House Concerts…A New Kind Of Tour

Well, ok, it’s not a totally new concept.  I went to one a long time ago in South Jersey when I was up for a family visit…it was ok.  I wasn’t crazy about the music (it was poorly done abstract electronic) …and there wasn’t enough seating (which made me even less crazy about the music) but it was an interesting idea to have a small concert in a house.  No one was smoking.  There were no sloppy drunk people.  Everyone was listening intently to the music.  It was kind of nice.  It was, however, not nice enough for me to remember that such a thing existed.  I had totally forgotten about house concerts until just recently when I was doing some other research.  

Keep in mind, a house concert is not the same as having a band play at your Memorial Day barbeque.  It’s literally a concert…at your house.  The music is the event…not just the background to another event.  Most house concerts are acoustic, but some people will host full electric bands…it varies with the homeowners.   Either way, it’s something that new and established artists alike should really keep in mind when planning  gigs.  If you’re doing original music, it’s a great way to fill gaps in your schedule…especially when touring.  It’s also a good way to build your fan base locally and regionally if you’re just starting out.

Another thing to remember about house concerts is that they are private events.  This means that they don’t actually sell tickets, they ask for a donation at the door (usually $10 to $20).  You see, if tickets are sold then it is considered a public event and is then subject to a bunch of rules and regulations and permitting and so on…and so on.  SO, the amount of money you’ll make can vary unless you get a guarantee from the host for a minimum amount.  You can also sell CDs and other merchandise at the house concert, so if you don’t or can’t get a guarantee those sales could possibly make up the difference.

“But, I’ve never done a house concert before.  I wouldn’t know where to start”

I totally understand.  The best place to start is with your fans.  Let them know that you are available for that kind of gig.  Chances are, it never occurred to them, either.  If you’re still not quite sure how to proceed, I’ve put this link to Concerts In Your Home right here so you can check it out.  Concerts In Your Home has a bunch of really good “getting started” guides for musicians as well as hosts.  The other really cool thing is that musicians and hosts can become members and use the database to find houses to play or bands to host.  So, if you’re planning to travel from New Orleans to Chicago for two ok paying gigs in Chicago…you might just be able to find a couple of house concerts to play on the way there or back to make some extra dough and grow your fan base.

“So, what’s so special about a house concert?”

Like I said before, it’s a concert…inside someone’s house.  The people who show up are there to hear you play.  They are not there to drink the night away.  They are not there to be rowdy and act stupid.  They come to a house concert because they either already know and like your music or the host knows and likes your music and wants to share you with their friends and neighbors.  Notice I said “you” not “it”.  It’s the nature of a house concert to foster an intimate connection between artist and audience.  If the host just wanted to share the music, they’d give a CD or mp3 to their friends.  Real listeners of music…the kind of people who attend and host house concerts… want to have that connection to the artist and that’s also what they want to share with others.  Listeners will come back time and time again while fans are most often trend seekers and will jump ship as soon as something newer and shinier appears.  It’s the listeners you want to turn into fans, which is much easier to do than turning a fan into a listener.  House concerts are a perfect way to do that.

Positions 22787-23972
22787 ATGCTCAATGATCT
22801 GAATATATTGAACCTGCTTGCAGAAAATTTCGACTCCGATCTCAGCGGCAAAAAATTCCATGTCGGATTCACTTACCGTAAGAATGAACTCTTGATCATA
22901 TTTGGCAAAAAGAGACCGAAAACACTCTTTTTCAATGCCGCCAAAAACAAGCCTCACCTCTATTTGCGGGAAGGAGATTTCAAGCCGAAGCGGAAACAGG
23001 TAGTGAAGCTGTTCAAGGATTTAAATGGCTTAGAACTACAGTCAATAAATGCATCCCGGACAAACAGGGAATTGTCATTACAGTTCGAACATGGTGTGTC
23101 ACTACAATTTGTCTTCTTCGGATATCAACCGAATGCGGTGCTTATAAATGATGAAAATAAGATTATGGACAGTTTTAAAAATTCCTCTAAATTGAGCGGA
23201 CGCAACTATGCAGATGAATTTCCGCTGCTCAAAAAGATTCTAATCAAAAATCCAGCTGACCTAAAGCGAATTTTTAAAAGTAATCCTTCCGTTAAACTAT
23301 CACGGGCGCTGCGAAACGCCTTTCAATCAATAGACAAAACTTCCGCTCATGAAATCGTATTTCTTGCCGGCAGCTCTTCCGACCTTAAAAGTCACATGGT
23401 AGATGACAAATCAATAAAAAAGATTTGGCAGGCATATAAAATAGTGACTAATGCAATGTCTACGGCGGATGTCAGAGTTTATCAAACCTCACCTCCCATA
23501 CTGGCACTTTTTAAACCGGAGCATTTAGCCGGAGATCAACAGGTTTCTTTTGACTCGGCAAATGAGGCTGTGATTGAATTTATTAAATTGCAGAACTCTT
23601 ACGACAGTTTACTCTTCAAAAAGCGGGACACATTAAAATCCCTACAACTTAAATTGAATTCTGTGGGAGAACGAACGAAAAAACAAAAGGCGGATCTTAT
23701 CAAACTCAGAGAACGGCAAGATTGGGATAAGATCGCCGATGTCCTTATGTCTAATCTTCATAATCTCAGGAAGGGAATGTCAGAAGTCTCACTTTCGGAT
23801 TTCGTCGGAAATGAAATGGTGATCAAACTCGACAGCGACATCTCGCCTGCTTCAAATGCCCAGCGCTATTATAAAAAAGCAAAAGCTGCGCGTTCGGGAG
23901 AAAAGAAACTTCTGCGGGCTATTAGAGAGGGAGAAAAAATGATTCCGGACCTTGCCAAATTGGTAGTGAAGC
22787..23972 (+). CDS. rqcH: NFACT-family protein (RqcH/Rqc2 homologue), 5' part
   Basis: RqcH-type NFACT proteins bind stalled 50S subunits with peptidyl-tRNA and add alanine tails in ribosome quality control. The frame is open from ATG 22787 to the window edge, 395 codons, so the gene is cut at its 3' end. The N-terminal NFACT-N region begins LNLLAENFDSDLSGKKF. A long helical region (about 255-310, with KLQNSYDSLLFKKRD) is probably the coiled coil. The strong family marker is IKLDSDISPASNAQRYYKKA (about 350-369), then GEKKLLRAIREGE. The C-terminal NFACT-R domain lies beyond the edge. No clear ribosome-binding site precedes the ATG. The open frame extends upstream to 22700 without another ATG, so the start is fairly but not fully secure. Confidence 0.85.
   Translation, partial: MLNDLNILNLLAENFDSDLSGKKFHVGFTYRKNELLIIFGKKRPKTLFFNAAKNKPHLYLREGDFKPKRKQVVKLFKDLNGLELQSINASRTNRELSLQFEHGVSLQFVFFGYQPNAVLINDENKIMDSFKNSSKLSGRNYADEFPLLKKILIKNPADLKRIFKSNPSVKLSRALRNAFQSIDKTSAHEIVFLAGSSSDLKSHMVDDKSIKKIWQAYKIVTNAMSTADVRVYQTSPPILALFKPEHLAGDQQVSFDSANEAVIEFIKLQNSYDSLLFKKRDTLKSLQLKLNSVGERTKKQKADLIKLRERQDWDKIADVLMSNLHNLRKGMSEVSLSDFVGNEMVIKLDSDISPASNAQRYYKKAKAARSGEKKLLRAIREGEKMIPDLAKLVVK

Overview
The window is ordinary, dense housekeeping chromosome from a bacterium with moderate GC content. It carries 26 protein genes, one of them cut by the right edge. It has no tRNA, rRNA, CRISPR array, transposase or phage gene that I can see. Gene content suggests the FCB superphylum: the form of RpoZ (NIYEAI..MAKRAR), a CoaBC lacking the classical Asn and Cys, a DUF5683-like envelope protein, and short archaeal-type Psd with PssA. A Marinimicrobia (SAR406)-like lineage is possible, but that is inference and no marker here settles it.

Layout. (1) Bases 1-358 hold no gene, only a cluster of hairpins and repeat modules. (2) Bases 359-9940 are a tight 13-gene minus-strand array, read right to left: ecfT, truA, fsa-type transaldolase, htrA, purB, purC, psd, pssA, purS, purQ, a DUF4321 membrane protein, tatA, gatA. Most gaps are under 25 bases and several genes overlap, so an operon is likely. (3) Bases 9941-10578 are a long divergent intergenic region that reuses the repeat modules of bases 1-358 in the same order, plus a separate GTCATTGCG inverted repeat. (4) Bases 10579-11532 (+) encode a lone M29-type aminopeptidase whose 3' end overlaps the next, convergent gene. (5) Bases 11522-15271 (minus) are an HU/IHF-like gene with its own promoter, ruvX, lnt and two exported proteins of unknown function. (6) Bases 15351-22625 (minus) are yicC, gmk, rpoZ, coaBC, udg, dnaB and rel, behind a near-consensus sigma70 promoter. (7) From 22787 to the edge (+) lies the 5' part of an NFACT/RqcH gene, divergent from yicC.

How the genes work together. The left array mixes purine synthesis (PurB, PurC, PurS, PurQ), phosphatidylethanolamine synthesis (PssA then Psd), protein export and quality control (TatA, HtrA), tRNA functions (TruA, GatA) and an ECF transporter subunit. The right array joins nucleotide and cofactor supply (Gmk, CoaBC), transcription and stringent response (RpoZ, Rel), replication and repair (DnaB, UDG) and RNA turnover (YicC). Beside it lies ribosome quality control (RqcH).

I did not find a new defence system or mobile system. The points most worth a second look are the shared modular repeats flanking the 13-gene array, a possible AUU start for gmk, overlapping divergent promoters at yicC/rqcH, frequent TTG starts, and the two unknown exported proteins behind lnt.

House concerts are also a really good offering for fundraising.  One of our local NOLA artists, Lynn Drury, recently did some fundraising (she also landed on the cover of Oxford Town, check it out!) to help produce her latest record.  The record was funded partially by a grant from the Threadhead Records Foundation, but it wasn’t quite enough to get everything done.  So she used Chip In to go directly to her fans to ask for donations and whoever gave at least $40 got a free CD and a signed photo.  You can take it a step further by offering to do a house concert for a much larger donation.  Actually, there are a lot of cool things you can offer your fans…but that’s another post.

Keep house concerts in mind.  Check out Concerts In Your Home and find out some really great ways to get started playing or hosting your own house concert.

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Posted on June 20, 2011, in Music Business and tagged , , , . Bookmark the permalink. 2 Comments.

  1. Lynn Drury is awesome … a pleasure to work with and an easy target for Oxford Town. Keep up the good work.

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